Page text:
Titanic Departs Southampton on Maiden Voyage (10 April 1912)

Titanic at the docks of Southampton, 10 April 1912
Unknown Author
Public Domain via Wikimedia Commons

Titanic captain Edward J. Smith boards the ship at 7:30 am. Since it docked in Southampton on 3 April, the ship has taken on crew and supplies for the voyage. At 9:30 am, passengers would begin to arrive as the London and South Western Railway train from London would arrive. The railway station was on the quayside alongside where Titanic was berthed. There was a large number of Third-Class passengers (called Steerage back then) so they had to board first. First and Second-Class passengers would have stewards escort them to their cabins. First Class passengers were greeted by Captain Smith. Third Class passengers had to undergo inspection for ailments and other conditions that might deny them entry to the United States. If refused to enter the United States, White Star Line had to carry them back. 920 passengers boarded at Southampton: 179 First Class, 247 Second Class, and 494 Third Class. Additional passengers were to be picked up in Cherbourg and Queenstown.

Titanic reversed her course, drifts back toward the mouth of White Star Dock, as New York is manouevered to a temporary mooring in the River Itchen (Daily Mirror)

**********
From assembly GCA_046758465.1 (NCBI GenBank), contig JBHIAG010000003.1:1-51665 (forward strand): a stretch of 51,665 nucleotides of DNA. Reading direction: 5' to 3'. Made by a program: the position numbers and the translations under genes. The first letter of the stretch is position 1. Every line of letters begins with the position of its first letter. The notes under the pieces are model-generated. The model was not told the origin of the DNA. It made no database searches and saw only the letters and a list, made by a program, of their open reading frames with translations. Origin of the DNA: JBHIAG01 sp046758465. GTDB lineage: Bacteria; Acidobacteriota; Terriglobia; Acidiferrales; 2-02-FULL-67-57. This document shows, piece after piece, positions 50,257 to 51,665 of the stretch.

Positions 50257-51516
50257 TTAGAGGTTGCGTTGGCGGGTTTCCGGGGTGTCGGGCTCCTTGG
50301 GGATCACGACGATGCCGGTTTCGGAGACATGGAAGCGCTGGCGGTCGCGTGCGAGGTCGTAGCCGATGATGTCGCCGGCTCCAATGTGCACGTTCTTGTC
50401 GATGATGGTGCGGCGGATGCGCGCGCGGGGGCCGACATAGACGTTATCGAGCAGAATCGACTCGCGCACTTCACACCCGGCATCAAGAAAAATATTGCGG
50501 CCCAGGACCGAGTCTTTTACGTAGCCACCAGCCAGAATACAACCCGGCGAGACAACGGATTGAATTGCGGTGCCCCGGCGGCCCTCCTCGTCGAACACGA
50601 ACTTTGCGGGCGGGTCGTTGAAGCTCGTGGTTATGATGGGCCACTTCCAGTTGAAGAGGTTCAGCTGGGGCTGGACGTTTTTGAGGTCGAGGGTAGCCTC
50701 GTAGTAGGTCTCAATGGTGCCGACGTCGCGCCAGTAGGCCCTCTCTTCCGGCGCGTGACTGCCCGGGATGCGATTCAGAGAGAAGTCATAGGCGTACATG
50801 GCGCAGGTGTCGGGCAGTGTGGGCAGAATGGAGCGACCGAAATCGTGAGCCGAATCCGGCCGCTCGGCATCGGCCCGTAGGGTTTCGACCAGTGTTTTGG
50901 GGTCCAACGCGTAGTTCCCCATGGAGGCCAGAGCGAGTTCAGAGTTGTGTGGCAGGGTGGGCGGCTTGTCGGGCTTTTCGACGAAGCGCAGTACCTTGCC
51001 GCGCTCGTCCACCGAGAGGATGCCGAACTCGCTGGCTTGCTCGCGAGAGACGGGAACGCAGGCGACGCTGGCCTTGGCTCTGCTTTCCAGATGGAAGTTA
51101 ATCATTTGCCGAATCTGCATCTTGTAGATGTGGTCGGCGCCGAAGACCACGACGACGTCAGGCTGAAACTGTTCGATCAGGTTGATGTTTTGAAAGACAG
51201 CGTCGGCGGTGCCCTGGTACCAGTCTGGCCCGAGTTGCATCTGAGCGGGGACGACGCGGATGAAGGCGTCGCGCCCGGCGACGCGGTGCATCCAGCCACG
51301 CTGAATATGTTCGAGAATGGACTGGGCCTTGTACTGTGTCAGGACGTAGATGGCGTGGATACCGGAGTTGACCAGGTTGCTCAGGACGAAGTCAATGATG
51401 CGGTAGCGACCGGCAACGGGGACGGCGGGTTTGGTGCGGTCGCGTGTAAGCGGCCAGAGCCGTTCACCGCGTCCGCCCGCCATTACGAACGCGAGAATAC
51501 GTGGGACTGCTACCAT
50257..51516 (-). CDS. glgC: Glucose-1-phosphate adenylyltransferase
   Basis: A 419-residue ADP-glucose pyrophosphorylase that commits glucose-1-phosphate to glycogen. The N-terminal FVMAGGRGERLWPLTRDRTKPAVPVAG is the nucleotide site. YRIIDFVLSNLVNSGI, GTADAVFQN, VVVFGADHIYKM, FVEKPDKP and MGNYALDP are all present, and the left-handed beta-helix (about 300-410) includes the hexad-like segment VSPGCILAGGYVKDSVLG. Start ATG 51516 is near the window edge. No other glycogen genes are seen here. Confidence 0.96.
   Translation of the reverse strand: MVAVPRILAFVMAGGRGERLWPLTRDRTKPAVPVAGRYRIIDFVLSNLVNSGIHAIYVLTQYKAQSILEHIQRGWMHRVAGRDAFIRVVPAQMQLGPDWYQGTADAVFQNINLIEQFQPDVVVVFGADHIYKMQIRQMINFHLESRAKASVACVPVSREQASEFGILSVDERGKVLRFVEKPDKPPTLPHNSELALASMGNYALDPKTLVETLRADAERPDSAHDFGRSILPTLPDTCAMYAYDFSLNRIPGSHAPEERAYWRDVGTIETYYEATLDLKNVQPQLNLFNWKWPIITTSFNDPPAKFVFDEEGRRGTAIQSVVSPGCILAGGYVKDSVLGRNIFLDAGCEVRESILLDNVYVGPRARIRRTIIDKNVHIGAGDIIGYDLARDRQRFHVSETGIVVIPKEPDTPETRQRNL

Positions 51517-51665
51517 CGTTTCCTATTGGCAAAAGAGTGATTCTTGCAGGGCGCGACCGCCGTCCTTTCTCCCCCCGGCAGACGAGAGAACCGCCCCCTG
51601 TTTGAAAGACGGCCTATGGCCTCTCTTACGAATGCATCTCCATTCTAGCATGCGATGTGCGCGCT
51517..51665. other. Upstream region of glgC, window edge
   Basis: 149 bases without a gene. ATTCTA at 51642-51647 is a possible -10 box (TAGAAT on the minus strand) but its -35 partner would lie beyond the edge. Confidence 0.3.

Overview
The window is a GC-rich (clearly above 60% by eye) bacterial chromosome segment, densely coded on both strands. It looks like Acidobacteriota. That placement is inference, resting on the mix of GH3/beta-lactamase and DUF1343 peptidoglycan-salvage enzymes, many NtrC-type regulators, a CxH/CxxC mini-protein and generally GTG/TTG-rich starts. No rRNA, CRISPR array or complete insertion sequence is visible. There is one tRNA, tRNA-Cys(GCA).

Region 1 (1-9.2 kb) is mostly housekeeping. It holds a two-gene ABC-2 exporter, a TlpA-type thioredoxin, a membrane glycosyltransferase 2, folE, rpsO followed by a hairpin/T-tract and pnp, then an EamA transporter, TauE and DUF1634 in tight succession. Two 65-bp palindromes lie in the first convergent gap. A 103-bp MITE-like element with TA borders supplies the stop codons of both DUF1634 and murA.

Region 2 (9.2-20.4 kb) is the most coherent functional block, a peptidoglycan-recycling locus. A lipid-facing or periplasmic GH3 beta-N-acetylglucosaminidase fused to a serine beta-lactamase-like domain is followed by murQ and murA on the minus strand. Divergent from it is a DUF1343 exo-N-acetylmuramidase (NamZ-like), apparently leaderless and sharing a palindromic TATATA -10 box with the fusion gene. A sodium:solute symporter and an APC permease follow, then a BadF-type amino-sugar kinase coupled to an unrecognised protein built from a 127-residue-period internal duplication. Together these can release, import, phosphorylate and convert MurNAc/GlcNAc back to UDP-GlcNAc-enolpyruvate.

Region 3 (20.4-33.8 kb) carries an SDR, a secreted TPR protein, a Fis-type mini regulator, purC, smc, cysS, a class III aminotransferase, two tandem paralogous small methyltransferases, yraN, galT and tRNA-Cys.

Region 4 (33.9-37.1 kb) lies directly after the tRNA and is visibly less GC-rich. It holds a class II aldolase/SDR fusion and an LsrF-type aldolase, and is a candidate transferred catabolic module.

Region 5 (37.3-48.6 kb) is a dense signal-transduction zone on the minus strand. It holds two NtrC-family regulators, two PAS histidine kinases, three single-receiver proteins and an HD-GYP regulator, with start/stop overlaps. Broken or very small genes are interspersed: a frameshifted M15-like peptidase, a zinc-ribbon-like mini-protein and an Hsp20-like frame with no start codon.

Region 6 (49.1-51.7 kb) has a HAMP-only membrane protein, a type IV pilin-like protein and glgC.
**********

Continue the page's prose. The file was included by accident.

Public Domain via Wikimedia Commons

At 12 noon the ship’s horn blew and Titanic began its departure. Due her large size, Titanic generated a huge displacement causing smaller ships docked nearby to be momentarily lifted by the bulge of water. The liner New York’s mooring cables were unable to handle the strain and snapped, swinging the ship stern-first towards Titanic. A nearby tugboat came to assist and took New York under tow. On Titanic, Captain Smith ordered the engines be put full astern to give her enough speed to avoid colliding with New York.  Collision was avoided but it was close at 4 feet. Due to this incident, Titanic was delayed leaving Southampton for an hour while the drifting New York was brought under control making it safe for all ships to arrive and depart.

After navigating out of Southampton, and dropping off the Southampton pilot, Titanic headed out into the English Channel and her next destination of Cherbourg, France. The journey would take 77 nautical miles (89 miles). Weather to Cherbourg would be windy, cold, and overcast. Arriving at 6:30 pm the same day, Titanic would take on passengers by tender as Cherbourg lacked docking facilities for it. The two tenders, SS Traffic and SS Nomadic, were designed for ships like Titanic. 274 additional passengers would board in Cherbourg: 142 First Class, 30 Second Class, and 102 Third Class. 24 passengers departed at Cherbourg having only booked passage to France. The transfer of all passengers and their luggage was done by 8 pm. Titanic would depart for its final stop in Queenstown, Ireland before heading off to New York. The weather to Queenstown would remain cold and windy.

[To be continued on April 11]



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